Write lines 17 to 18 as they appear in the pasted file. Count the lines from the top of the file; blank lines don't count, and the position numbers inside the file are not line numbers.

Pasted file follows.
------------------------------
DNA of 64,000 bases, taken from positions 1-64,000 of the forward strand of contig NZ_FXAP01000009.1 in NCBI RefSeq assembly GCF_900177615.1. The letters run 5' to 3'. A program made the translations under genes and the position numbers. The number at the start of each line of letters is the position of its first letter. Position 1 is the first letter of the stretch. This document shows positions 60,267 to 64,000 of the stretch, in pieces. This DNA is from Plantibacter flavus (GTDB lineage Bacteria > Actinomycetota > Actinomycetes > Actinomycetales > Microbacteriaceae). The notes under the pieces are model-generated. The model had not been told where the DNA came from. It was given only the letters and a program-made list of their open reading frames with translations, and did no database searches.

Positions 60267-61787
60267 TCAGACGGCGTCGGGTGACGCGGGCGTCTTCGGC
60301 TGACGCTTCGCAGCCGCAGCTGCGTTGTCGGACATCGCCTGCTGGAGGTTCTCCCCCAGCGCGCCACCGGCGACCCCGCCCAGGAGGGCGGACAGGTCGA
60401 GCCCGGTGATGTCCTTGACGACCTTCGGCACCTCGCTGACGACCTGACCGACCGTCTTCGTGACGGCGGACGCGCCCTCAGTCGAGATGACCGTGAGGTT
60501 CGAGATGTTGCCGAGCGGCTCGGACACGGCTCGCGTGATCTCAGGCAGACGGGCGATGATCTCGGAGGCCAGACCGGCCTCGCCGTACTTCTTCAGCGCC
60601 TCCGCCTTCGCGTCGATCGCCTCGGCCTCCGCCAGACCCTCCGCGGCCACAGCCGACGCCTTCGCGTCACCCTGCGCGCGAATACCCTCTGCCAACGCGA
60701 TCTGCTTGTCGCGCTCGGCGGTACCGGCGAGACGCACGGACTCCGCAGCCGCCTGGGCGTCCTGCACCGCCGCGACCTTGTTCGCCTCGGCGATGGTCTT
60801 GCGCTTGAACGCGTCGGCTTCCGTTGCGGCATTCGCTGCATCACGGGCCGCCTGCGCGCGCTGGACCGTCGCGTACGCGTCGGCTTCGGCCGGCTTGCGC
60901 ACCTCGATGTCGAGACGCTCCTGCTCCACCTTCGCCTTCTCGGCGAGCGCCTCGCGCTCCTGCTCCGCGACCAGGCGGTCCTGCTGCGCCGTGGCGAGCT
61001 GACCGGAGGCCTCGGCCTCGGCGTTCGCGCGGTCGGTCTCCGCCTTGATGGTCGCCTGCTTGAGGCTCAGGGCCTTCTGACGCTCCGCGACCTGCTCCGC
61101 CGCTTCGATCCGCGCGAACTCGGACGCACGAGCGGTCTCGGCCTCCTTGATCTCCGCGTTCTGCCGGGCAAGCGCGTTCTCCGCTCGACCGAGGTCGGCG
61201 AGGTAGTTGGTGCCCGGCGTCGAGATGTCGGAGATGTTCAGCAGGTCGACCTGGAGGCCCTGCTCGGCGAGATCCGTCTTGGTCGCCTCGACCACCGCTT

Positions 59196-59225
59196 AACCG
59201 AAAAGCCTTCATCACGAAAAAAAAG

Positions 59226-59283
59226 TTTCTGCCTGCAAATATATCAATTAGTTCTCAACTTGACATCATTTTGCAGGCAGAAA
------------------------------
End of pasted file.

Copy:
Positions 59226-59283
59226 TTTCTGCCTGCAAATATATCAATTAGTTCTCAACTTGACATCATTTTGCAGGCAGAAA